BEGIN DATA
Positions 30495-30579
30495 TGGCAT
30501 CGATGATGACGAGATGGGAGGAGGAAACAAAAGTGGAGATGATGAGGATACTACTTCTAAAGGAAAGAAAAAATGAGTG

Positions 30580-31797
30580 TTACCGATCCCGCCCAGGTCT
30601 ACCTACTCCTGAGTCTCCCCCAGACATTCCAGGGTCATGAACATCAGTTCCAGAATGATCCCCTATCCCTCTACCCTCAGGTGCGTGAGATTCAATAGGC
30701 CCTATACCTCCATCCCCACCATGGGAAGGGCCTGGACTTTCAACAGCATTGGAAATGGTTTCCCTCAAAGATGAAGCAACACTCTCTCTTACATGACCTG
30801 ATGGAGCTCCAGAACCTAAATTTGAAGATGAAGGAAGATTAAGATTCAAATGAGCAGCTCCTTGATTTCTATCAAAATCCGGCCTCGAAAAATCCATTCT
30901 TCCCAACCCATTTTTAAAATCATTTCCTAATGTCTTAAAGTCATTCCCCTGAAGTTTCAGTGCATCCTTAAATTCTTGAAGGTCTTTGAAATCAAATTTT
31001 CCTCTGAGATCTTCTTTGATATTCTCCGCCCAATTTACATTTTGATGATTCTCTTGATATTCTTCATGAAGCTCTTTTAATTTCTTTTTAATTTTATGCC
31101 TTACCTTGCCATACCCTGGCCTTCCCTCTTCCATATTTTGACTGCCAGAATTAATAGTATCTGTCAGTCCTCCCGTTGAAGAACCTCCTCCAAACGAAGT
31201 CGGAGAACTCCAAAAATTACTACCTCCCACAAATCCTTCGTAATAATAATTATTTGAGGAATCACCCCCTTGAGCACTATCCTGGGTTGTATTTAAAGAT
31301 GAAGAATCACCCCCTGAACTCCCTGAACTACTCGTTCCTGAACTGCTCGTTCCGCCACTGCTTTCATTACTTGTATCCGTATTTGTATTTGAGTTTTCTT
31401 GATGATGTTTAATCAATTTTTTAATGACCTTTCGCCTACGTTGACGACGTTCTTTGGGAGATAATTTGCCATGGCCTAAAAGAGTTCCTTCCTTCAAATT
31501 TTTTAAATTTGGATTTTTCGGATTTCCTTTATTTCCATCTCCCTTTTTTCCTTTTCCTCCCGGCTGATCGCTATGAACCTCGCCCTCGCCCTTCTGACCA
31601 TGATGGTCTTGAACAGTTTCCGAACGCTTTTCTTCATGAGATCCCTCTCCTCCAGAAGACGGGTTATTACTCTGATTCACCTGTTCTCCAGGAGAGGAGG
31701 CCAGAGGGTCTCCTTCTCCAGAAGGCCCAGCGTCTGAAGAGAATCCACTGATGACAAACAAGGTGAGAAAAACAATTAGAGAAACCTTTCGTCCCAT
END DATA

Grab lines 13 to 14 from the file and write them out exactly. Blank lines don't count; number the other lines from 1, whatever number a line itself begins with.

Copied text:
31301 GAAGAATCACCCCCTGAACTCCCTGAACTACTCGTTCCTGAACTGCTCGTTCCGCCACTGCTTTCATTACTTGTATCCGTATTTGTATTTGAGTTTTCTT
31401 GATGATGTTTAATCAATTTTTTAATGACCTTTCGCCTACGTTGACGACGTTCTTTGGGAGATAATTTGCCATGGCCTAAAAGAGTTCCTTCCTTCAAATT